Managing the University IP Office. Marta Catarino TecMinho Universidade do Minho. Nairobi, the 31st March 2009 Regional Forum on the Role of Patents and the PCT in research in Developing Countries. Different IP/TT Office Models Defining a model for a Tech Transfer Office
University IP Office
Universidade do Minho
Nairobi, the 31st March 2009
Regional Forum on the Role of Patents and the PCT in research in Developing Countries
Knowledge transfer is stimulating communication between two very different cultures.
Scientific know-how and competencies (knowledge, vision,...)
- R&D centres
Industrial know-how & competencies (technology, market,...)
Industry - companies - start ups - spin-off - projects
How to manage TT?
Integrated TT (company with R&D centre, Univ. spin-off)
TT to “sell” knowledge
TT to “buy” knowledge
Different TT models
TT by external providers
Different TTO models
Functions of a TTOffice
Research information and financing
Managing R&D information
Context analysis – legal and market
Managing industry relations
IP Portfolio management and evaluation
Contract drafting and negotiation
Identifying best exploitation route
Knowledge Transfer Management
Patent drafting and application
Negotiating licensing terms
*tangible and non-tangible
What are the TTOffice objectives?
What does the University expect from TT?
Who is responsible for which objectives?
What level of responsibility?
How are TT processes structured and supported?
What processes exist to identify and evaluate IP?
What processes are in place for its exploitation?
Who decides on how it should be exploited?
Using which criteria?
How are these processes controlled?
Main operational difference
Main operational difference
Examples of Faculty service:
- Focus on profit
- Pressure to concentrate on potentially profitable disclosures
- Few very happy researchers
Importance of structuring partnerships at regional level (top-down approach), as adequate framework for bottom-up long-term partnerships
Importance of measuring outcomes of strategic partnerships in the regional context (cost-effectiveness)
Design new partnerships or cooperation models inspired in the best practices available, but always addressing the specific regional situation (it is not possible to create “Silicon Valleys” everywhere!)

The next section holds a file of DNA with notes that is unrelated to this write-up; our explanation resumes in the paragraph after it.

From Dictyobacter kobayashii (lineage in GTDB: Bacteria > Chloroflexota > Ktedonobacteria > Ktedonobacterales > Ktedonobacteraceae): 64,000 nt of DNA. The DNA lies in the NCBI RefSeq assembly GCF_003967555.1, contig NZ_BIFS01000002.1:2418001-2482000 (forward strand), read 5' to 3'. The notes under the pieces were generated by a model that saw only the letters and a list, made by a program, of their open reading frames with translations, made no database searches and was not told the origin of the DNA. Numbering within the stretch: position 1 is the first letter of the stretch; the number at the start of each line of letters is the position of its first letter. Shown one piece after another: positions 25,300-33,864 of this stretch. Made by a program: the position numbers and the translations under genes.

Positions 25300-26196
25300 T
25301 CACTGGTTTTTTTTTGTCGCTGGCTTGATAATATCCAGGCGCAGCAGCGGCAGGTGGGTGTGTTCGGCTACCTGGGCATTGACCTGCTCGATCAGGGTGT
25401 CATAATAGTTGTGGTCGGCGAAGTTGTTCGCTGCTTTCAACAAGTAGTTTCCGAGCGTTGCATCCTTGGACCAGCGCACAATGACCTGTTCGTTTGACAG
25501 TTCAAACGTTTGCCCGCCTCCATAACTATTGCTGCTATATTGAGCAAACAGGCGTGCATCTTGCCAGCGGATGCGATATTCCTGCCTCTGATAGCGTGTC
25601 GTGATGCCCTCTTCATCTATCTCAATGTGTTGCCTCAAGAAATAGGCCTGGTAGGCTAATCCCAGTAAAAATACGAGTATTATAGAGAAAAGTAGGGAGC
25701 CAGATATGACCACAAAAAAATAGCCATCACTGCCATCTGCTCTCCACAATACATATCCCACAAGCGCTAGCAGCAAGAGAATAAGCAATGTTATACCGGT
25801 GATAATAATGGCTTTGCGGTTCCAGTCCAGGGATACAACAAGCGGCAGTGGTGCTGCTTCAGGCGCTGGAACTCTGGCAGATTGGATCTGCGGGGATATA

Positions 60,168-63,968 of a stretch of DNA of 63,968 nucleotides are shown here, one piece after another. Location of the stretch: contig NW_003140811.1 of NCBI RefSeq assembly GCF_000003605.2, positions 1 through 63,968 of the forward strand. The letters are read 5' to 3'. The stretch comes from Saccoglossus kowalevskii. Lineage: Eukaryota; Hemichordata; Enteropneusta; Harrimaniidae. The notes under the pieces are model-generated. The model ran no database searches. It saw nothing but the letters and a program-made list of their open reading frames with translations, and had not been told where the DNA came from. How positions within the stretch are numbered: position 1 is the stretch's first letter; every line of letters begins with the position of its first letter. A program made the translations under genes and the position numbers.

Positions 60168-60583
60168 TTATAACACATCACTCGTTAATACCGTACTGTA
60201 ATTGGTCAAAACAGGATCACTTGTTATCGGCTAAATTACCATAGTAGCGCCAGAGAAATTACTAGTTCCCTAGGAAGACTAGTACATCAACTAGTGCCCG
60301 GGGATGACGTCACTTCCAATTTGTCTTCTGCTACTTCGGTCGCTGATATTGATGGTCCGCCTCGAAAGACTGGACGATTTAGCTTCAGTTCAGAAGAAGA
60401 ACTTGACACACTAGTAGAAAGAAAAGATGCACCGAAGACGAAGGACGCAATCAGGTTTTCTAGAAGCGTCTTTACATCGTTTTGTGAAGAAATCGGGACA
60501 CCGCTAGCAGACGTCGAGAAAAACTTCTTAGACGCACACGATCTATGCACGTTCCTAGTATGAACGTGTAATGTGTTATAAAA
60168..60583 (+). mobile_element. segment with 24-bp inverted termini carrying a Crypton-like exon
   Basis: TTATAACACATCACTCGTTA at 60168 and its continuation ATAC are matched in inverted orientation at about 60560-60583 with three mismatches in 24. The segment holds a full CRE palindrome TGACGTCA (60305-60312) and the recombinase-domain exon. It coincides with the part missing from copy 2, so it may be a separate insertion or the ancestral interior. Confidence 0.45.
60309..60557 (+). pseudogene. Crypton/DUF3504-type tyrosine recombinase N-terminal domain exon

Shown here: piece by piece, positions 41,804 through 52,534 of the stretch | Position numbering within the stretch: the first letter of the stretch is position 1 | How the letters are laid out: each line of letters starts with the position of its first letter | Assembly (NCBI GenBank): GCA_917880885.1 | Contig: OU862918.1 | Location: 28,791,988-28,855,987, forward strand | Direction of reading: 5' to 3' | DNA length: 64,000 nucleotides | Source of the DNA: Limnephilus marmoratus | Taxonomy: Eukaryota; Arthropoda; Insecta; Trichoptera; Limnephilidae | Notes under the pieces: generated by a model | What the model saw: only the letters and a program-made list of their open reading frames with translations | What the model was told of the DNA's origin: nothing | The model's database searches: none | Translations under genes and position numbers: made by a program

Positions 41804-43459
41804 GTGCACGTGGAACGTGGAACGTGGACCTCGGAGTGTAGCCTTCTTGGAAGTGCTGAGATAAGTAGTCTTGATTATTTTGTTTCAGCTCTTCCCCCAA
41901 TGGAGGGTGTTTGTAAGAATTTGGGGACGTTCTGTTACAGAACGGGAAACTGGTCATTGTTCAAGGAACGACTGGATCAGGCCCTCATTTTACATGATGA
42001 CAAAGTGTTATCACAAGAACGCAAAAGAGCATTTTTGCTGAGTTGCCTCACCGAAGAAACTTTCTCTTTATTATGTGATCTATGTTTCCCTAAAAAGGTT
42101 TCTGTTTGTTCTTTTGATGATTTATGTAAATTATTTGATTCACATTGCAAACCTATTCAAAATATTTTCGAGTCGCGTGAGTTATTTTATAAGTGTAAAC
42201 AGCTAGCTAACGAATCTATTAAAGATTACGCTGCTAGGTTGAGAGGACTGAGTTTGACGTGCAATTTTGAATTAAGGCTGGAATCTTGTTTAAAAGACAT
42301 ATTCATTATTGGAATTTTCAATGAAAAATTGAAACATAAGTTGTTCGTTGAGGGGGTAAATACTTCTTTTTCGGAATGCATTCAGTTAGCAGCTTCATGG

Will it be too expensive?
Does it have other applications?
Is it feasible?
Is there a market?
Is the researcher committed?
Do we have a team?
Is the business model sound?
Have companies expressed interest?
IP Protection &
Do we own it?
Is it patentable?
Can IP be enforced?
Do we have enough intormation?
Do we need to reduce to practice?
How to draft the application?
Are NDAs in place with every contact?
Do agreements secure IP?
What can we make public?
Is it too early?
How to present information?
What tools to use for marketing?
How should the clients be reached?
How to approach the client?
What information is needed?
What are the markets?
What is our segment? How to target ir?
Where and how to reach possible partners?
Licensing or spin-off?
Exclusive or non-exclusive licenses?
Does the business plan make sense?
How much is the IP worth?
What is the vale proposition?
How to negotiate?
Back to research context…
What are the licensing terms?
What is the impact in future research?
Internal: Identify technologies/know-how from the University to transfer to industry – who is doing what? Is it new? Does it have advantages? Can it be applied and by whom? Can it be patented?
External: communicate to industry what the University has to offer – who can be interested in this know-how? How can it be applied? What are the expected results? What is the roadmap to bring it to market?
If the previous questions can’t be answered (in some way), it’s not an invention disclosure
The less resources you have, the earlier in the research process you have to work on
Scientifically valuable and patentable results may not be commercially relevant
Lack of market kills the business
Industrial validation by companies asap!
Protect IP whenever possible
Identify most promising scientific areas
Thorough and timely Disclosure to enable IP protection
Clearly defined IP Policy
Who owns the technology? Which rights?
Investment in support to research and TT
Professional team and professional management of processes
Internal delimitation of responsibilities
Some Best Practices
Best practice guides (in english) available
in our website: www.tecminho.uminho.pt
Phases of spin-off creation
University University/Project Project/Company Company
Proof of principle
Production & Business Development
Proof of concept
Market & Technology
Market & Product
Scouting Screening Support Participation and/or continued support
Go on / No go
Awareness and motivation
Graduate students and post-grads
Technology Commercialisation Programme:
5 month course where teams of researchers + business students elaborate a plan for the commercialisation of R&D results
(Friday afternoons + Saturday morning)
UMinho Spin-offs (May 2004 until Sept. 2008)
The dual approach
Focus on quality: mechanisms for identification of high potential ideas for customised support